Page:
- Firstly it runs you over, it lets you catch a breath, and then it reverses and runs you over again.
- The vast majority of people are really kind - if you allow them to be. It's impossible for people to know what to say; thankfully the loss of a child is way outside of most people's experience. But if you open your heart most people just want to help. If you allow them to it really really helps.
- Love and friendship are all that matter. Be really really grateful for the love of close friends and family. I definitely couldn't do this journey without them. AND I'm sure that I'm not much fun to be around at the moment; I am so grateful that people still want to spend time with me and reach out with love, understanding and compassion. I'm totally amazed that some of the people that do this are under 18. I thought that teenagers were supposed to be a pain!
- A few people can be mean. Most don't mean to be mean - they just can't deal with a loss of this magnitude or it's just not the right time for them - and at the end of the day my grief is not their grief and sometimes I want to "get away" from me too. So they avoid you, say daft things or sometimes even lash out. I'm afraid grief makes you selfish and I'm way too tired and lost in pain and sadness to try and understand why they may act like this. I'm sure that there are many reasons why and I'm absolutely certain that I am also super sensitive at the moment. So, just for now, I use my mental "delete" button to deal with these people. Their issues are not my problem and it means I have far more energy for the people who matter to me. Simple?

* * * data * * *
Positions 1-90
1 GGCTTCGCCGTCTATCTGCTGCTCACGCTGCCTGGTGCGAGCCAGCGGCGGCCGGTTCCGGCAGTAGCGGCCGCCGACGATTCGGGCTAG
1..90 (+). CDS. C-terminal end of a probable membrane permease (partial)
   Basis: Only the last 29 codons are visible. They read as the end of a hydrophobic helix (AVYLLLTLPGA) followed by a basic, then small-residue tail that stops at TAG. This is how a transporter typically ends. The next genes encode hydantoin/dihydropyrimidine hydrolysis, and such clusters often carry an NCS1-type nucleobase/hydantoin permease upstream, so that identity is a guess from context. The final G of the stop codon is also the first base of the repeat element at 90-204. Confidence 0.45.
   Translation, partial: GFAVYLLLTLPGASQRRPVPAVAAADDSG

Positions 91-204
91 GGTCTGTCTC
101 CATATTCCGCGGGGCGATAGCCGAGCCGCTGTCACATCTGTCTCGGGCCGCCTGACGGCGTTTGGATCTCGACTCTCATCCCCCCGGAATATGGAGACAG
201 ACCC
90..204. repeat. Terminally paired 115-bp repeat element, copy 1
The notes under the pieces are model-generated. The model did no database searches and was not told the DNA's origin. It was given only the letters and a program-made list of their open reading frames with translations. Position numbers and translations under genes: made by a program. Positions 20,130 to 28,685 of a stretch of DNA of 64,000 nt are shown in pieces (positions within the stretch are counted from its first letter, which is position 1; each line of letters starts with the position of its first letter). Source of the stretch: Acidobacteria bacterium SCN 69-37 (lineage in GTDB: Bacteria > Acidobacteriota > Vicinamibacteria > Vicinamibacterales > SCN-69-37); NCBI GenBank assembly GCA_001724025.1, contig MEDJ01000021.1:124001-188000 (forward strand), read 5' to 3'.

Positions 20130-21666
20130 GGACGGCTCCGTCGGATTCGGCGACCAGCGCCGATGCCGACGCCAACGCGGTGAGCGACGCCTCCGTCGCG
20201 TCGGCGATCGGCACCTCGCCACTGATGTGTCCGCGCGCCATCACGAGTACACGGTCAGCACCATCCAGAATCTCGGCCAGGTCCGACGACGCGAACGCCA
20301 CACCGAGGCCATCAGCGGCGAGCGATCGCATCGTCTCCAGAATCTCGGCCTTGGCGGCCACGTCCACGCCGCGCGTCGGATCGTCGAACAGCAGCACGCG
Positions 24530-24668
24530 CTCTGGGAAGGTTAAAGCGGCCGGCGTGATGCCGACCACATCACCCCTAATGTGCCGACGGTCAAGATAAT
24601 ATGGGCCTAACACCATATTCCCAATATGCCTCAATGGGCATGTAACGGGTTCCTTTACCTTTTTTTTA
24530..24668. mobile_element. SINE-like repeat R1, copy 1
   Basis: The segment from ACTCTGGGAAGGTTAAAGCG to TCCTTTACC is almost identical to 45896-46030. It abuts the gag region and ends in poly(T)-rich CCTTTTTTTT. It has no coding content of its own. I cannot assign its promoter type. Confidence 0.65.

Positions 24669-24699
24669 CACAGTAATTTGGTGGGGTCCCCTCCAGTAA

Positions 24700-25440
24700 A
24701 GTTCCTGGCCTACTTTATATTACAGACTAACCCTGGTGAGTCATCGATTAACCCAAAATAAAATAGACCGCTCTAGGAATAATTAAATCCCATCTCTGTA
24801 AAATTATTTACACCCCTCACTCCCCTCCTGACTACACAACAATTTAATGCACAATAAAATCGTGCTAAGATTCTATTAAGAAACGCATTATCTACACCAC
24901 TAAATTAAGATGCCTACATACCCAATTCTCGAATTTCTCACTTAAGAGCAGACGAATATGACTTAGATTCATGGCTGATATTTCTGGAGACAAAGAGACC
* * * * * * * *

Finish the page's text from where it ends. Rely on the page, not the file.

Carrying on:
- A very very few number of people are just mean. Delete!
- Low expectations really help. A fellow bereaved parent (sadly there's a little club of us) advised me to expect to feel very sad every day. So every time I feel a tiny bit less sad it feels like a bonus. Maybe a good way to live life generally.
- Stay with the thoughts. It seems to me that there is no way round grief. Every time I have a sad thought (which is pretty often) I stay with that thought and just allow it to settle. Some people try and keep really busy to stop the thoughts, and I know that some find this helpful. Personally I find it much better to stay with the thought until it gently drifts away. This seems to make the bad thoughts a tiny bit less powerful.
- Remember that the strength of the sadness is equal to the strength of the love. Chloe really really mattered to me; so it really really hurts now she is gone. No surprise I guess.
Onto another day, another week without my precious Chloe :(